What Agni-5 Missile With MIRV Tech Can Do

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Mission Divyastra: What Agni-5 Missile With MIRV Tech Can Do

Multiple Independently Targetable Re-entry Vehicles technology has been developing for many years.

New Delhi:

India successfully conducted the first flight test of Multiple Independently Targetable Re-entry Vehicles (MIRV) with the Agni-5 Intercontinental Ballistic Missile. The Defence Research and Development Organisation (DRDO) conducted a successful test of the MIRV technology which was in development for several years, putting India on an elite list of nations that have the capability.

“Proud of DRDO scientists for Mission Divyastra the first flight test of indigenously developed Agni-5 missile with Multiple Independently Targetable Re-entry Vehicle (MIRV) technology,” Prime Minister Narendra Modi announced on X. A woman DRDO scientist was the mission lead and several women scientists played a significant role in the mission, sources said.

What Is MIRV Technology

Scientists at DRDO have been working on the Multiple Independently Targetable Re-entry Vehicles (MIRV) technology for many years. The technology allows a single missile like the Agni-5 to carry multiple warheads and target independently target multiple locations. The system developed by DRDO is equipped with indigenous Avionics systems and high-accuracy sensor packages, which ensured that the re-entry vehicles reached the target points within the desired accuracy, sources said.

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Agni-5 is an Intercontinental Ballistic Missile (ICBM) that goes into space before re-entering the atmosphere. With the MIRV technology, multiple targets located at different locations can be engaged from the same missile with several warheads. These warheads could be nuclear or non-nuclear. The technology allows a missile to carry several bombs. These bombs can target locations that can be several hundred kilometres apart. Some MIRVed missiles can even hit targets separated by a distance of 1,500 kilometres.

The capability allows states to engage multiple targets to have a first-strike move for an edge during times of war. Agni-5 missile has been tested earlier, but only with a single warhead. A missile, when it re-enters the atmosphere, can reach up to at least five times the speed of sound (5 Mach) with the help of Kinetic Energy as it loses altitude and the effectiveness of Anti-Missile Defence (AMD) systems is reduced with the MIRV technology as AMD is primarily deployed to engage single targets.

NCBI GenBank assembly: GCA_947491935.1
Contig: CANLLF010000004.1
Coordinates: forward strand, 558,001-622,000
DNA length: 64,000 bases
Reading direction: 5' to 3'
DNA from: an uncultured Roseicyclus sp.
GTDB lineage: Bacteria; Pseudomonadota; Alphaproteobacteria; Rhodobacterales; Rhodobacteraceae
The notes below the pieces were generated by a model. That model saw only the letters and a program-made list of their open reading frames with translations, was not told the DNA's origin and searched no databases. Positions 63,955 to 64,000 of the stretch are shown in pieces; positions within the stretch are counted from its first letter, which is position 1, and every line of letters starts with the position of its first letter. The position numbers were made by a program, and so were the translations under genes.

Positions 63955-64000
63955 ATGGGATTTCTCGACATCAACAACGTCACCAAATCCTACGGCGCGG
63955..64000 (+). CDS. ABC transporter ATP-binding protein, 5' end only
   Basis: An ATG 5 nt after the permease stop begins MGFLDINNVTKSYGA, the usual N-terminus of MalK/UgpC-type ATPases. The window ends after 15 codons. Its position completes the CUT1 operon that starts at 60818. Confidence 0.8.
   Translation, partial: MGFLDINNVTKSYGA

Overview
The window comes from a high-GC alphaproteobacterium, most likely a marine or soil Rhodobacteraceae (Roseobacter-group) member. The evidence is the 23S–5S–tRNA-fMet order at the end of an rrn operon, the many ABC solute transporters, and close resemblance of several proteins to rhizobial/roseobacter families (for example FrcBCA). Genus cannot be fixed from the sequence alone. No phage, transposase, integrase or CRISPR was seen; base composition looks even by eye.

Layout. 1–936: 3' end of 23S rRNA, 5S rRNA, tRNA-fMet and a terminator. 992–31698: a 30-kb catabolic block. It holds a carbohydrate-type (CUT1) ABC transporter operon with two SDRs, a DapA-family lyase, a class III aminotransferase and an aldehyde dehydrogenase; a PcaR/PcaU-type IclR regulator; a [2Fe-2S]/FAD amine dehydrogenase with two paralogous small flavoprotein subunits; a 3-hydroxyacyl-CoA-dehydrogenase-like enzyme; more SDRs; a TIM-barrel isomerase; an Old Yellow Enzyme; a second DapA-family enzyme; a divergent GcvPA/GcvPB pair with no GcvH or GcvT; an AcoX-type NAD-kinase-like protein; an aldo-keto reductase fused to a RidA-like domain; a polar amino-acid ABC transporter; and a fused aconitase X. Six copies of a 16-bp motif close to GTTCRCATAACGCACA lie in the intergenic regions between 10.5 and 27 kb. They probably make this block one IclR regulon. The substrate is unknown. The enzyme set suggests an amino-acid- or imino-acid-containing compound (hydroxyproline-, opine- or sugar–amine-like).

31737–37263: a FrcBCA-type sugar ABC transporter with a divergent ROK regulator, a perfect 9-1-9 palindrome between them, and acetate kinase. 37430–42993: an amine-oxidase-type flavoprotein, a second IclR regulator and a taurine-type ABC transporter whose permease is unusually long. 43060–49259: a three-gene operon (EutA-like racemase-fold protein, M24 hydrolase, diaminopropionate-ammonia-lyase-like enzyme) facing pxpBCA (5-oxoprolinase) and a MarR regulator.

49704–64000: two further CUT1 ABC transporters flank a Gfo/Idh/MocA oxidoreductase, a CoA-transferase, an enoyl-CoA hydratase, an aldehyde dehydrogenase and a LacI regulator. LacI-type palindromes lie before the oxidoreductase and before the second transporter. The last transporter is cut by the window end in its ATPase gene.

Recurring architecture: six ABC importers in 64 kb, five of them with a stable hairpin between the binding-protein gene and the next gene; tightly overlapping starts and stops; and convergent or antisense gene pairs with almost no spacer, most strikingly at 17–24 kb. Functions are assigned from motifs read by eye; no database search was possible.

The Agni-5 missile has an operational range of at least 8,000 km that can target cities, the MIRV technology puts multiple cities within that range under the target, providing a broader safety net and several locations under the missile’s reach. The true range of missiles is always unknown. 

Ahead of the test, a NOTAM alert was issued last week. NOTAM, meaning notice to airmen, are alerts issued to designate an area as a no-fly zone. The alert was for the Bay of Bengal area, which was seen as a clear indication India is planning a missile test that may take place anytime between March 11 and 16. This no-fly zone earmarked in the NOTAM alert spans 3,500 kilometres, well into the south of the Bay of Bengal.

The technology was originally developed in the 1960s and the US, UK, Russia, France and China can use it. For example, a Russian MIRVed missile under development may be able to carry up to 16 warheads, each in a separate re-entry vehicle. There are reports that Israel is also working on developing the technology.

The technology requires a combination of large missiles, small warheads, accurate guidance, and a complex mechanism for releasing warheads sequentially during flight.

The US was the first country to develop MIRV technology, deploying a MIRVed Intercontinental Ballistic Missile (ICBM) in 1970 and a MIRVed Submarine-Launched Ballistic Missile (SLBM) in 1971. The Soviet Union quickly followed suit and by the end of the 1970s had developed their MIRV-enabled ICBM and SLBM technology.

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